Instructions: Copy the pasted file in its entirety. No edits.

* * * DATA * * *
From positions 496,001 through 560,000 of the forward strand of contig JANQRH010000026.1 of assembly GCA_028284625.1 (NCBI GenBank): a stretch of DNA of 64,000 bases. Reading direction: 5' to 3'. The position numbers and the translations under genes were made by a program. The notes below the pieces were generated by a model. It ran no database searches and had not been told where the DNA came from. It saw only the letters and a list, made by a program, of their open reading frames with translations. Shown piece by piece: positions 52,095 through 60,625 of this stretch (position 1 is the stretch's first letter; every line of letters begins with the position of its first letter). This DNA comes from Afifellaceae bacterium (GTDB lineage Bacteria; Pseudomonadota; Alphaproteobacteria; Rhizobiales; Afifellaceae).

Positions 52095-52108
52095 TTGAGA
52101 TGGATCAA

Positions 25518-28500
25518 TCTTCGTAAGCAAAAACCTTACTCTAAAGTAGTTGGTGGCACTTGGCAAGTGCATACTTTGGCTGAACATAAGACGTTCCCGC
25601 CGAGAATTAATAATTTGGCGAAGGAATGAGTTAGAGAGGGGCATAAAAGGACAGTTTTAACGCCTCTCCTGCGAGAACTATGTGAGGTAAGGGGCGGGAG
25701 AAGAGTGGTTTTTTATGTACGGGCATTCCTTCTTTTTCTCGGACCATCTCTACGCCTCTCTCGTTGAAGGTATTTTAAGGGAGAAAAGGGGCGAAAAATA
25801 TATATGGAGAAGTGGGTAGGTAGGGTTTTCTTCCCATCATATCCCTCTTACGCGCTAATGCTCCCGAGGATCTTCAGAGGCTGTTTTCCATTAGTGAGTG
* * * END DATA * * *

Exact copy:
From positions 496,001 through 560,000 of the forward strand of contig JANQRH010000026.1 of assembly GCA_028284625.1 (NCBI GenBank): a stretch of DNA of 64,000 bases. Reading direction: 5' to 3'. The position numbers and the translations under genes were made by a program. The notes below the pieces were generated by a model. It ran no database searches and had not been told where the DNA came from. It saw only the letters and a list, made by a program, of their open reading frames with translations. Shown piece by piece: positions 52,095 through 60,625 of this stretch (position 1 is the stretch's first letter; every line of letters begins with the position of its first letter). This DNA comes from Afifellaceae bacterium (GTDB lineage Bacteria; Pseudomonadota; Alphaproteobacteria; Rhizobiales; Afifellaceae).

Positions 52095-52108
52095 TTGAGA
52101 TGGATCAA

Positions 25518-28500
25518 TCTTCGTAAGCAAAAACCTTACTCTAAAGTAGTTGGTGGCACTTGGCAAGTGCATACTTTGGCTGAACATAAGACGTTCCCGC
25601 CGAGAATTAATAATTTGGCGAAGGAATGAGTTAGAGAGGGGCATAAAAGGACAGTTTTAACGCCTCTCCTGCGAGAACTATGTGAGGTAAGGGGCGGGAG
25701 AAGAGTGGTTTTTTATGTACGGGCATTCCTTCTTTTTCTCGGACCATCTCTACGCCTCTCTCGTTGAAGGTATTTTAAGGGAGAAAAGGGGCGAAAAATA
25801 TATATGGAGAAGTGGGTAGGTAGGGTTTTCTTCCCATCATATCCCTCTTACGCGCTAATGCTCCCGAGGATCTTCAGAGGCTGTTTTCCATTAGTGAGTG